Could eliminating the cost of transit fares help New Orleans’ youth thrive as they navigate educational and employment opportunities? That’s the case that transit advocacy group Ride New Orleans and partner organizations have been making for more than a year. Soon, they will have a chance to put it to the test. Next year, the group plans to roll out a new year-long pilot program that will allow “opportunity youth” — ages 16 to 24 — to ride New Orleans Regional Transit Authority buses, streetcars and ferries for free. 

At a breakfast and panel discussion Tuesday morning for the group’s latest annual “State of Transit” report, Ride Executive Director Courtney Jackson and New Orleans City Councilmember Helena Moreno highlighted the upcoming program as a bright spot in local efforts to improve transit access. The pilot, funded with $2.5 million in American Rescue Plan Act money that was allocated by the council is “focused on the positive effects of having free transit for youth,” Moreno said in an opening address. 

Ride and partners are now in the early stages of designing the program – working on a budget and figuring out how youth who would benefit from the program can access it.

“This is not happening tomorrow,” Jackson said. “There’s so many moving pieces and it’s taken a lot to bring everybody to the table.”

Jackson said a start date for the pilot has not been determined, but she is hopeful that it could begin in the summer. 

Jackson said to get to the table, Ride worked with its own “youth transit leadership cohort” of organizers ages 16 to 24 and partnered with youth-oriented organizations to identify the needs of young transit riders. Ride pitched the idea for free fares  in a 2022 report that pointed out inequities in access to transportation between high and low-income and Black and white households in New Orleans. 

School-aged riders already get reduced fares — a one-day Jazzy Pass for youths from kindergarten- through high-school-ages is $1, compared to $3 for adults, and a one month pass is $18, compared to $45 for adults. But, Ride’s 2022  report said, cost is still creating a barrier for many youths. Notably, many of the youths who will benefit from the pilot  are ineligible for the current reduced fare, as it does not apply to most young people between the ages of 20 and 24. 

The report was picked up by the Big Easy Budget coalition, a group that aims to reduce violence through increased equity, which pitched the idea for no-cost transit for opportunity youth at a City Council budget meeting in April and found a partner in councilmember Moreno. The $2.5 million was allocated to the pilot in late May.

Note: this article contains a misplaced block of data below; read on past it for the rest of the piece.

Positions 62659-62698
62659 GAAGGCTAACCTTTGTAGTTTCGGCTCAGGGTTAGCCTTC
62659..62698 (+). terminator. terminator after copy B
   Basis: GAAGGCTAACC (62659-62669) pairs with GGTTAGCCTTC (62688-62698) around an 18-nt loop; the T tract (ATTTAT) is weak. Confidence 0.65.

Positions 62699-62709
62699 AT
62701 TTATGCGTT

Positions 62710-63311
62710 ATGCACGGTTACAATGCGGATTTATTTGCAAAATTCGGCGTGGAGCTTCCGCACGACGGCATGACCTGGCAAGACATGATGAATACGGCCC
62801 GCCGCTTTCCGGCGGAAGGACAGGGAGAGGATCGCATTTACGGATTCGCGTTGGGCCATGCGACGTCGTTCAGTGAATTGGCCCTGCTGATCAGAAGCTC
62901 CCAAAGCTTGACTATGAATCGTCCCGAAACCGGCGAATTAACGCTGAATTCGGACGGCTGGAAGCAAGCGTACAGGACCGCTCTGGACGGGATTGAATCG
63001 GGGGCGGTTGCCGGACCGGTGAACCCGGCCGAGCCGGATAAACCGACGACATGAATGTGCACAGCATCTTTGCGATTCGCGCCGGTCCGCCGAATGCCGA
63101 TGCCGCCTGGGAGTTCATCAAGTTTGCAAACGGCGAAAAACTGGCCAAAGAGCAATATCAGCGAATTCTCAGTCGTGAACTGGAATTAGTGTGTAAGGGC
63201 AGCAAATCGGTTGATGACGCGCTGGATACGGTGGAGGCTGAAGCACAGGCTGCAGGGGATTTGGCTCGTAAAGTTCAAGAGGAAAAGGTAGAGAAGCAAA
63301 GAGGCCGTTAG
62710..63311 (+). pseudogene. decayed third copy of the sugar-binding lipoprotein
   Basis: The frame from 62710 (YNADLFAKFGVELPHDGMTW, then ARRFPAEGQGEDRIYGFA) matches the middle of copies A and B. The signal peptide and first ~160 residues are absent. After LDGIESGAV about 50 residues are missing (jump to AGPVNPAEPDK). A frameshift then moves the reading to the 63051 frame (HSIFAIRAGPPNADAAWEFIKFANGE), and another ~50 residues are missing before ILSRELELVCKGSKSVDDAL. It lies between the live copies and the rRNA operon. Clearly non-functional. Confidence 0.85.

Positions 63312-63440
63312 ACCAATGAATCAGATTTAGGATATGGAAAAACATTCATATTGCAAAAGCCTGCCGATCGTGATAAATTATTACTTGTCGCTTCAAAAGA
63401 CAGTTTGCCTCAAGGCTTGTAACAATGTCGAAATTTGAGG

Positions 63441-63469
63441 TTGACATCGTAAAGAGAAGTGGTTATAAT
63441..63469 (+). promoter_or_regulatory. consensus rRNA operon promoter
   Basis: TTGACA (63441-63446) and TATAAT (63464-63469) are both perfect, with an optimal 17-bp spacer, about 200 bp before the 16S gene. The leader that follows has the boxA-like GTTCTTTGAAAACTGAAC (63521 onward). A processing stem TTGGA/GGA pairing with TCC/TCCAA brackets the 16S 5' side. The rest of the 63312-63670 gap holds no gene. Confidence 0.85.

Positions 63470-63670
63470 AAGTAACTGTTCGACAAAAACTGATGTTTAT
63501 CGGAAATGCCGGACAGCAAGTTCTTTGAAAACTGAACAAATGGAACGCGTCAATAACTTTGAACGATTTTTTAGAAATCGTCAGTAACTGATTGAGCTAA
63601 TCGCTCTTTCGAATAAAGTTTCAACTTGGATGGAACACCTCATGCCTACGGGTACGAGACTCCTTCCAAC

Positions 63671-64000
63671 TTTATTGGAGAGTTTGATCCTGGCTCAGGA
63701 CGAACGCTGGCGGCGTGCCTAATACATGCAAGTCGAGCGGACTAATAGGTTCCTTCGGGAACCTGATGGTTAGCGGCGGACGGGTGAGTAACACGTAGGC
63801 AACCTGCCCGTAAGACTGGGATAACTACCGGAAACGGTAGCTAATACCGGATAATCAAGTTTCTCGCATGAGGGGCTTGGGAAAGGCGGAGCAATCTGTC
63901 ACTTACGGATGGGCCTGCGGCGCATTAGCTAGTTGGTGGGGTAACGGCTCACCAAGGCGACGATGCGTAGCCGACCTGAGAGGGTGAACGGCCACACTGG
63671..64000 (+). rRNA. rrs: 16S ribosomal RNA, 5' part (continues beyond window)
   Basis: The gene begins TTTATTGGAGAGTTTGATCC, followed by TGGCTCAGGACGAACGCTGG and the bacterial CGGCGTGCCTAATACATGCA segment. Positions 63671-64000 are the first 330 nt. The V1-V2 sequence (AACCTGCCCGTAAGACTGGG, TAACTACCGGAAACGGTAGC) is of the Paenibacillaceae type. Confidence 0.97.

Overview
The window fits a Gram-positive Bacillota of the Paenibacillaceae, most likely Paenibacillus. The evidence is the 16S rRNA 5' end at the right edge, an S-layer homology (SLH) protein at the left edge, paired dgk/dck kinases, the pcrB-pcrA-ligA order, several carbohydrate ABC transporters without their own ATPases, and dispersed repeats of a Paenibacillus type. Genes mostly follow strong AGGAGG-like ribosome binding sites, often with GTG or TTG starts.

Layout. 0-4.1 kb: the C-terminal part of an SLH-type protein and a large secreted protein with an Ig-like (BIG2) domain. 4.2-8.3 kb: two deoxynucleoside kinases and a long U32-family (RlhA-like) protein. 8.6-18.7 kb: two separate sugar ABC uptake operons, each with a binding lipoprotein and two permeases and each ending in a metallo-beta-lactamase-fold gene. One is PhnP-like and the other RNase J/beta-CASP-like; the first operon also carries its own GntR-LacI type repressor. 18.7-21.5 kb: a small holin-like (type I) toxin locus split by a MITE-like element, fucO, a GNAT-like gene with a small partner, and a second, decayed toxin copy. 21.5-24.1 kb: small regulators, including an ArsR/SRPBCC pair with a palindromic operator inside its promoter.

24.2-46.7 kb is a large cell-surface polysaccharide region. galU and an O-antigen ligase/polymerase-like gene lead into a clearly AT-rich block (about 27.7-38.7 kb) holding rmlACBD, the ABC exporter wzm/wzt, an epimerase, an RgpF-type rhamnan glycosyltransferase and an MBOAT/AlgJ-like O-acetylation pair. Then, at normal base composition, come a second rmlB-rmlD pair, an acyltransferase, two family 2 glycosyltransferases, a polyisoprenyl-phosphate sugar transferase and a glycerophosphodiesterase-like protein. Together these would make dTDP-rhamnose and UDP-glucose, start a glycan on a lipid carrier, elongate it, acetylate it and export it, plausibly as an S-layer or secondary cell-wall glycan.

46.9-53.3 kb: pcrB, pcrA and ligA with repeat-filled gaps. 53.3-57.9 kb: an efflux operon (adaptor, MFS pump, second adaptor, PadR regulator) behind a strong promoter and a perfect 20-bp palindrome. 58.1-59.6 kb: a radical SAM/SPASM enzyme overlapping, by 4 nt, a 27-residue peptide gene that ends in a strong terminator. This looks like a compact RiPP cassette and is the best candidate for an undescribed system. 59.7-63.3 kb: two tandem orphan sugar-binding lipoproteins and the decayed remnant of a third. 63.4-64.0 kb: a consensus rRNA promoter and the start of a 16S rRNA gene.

The program comes at a difficult moment for public transit in New Orleans. In recent months RTA bus riders have experienced long wait times at bus stops due to an aging fleet with frequent mechanical breakdowns. The agency is gearing up to reduce its active fleet and service schedule in January in hopes that the buses that are on the road – many of which were purchased after 2019, and more likely require preventative maintenance –  will arrive at stops when the schedule says they will. 

According to the “State of Transit” report, while access to jobs via public transportation has improved in recent years by some measures, the number of jobs that were accessible to transit riders in less than an hour fell by 2.5% between 2022 and 2023. 

More frequent service and better job access could return in late-2024, when the RTA expects to begin adding newly purchased hybrid-electric buses to its active fleet. 

The “State of Transit’ report says funding for public transit is “limited and remains undiversified.” Currently the RTA gets most of its operating funding (57.8%) from a one-cent sales tax. Federal funding makes up 21.7% of revenues and fares make up another 7.2%. Other taxes, including hotel taxes that the agency splits with tourism-promotion agencies — an arrangement that is the subject of ongoing litigation — make up the rest.

Jackson said if the pilot is successful, the program will need to be sustained by outside funding that does not put any extra burden on the RTA’s bottom line.  

“It’s not free fare, it’s zero fare,” Jackson emphasized in an interview. “That money’s got to come from somewhere and it can’t come from the transit agency. There’d be no point in doing that because you’d end up hurting service.” 

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Before joining Verite, Bobbi-Jeanne Misick reported on people behind bars in immigration detention centers and prisons in the Gulf South as a senior reporter for the Gulf States Newsroom, a collaboration...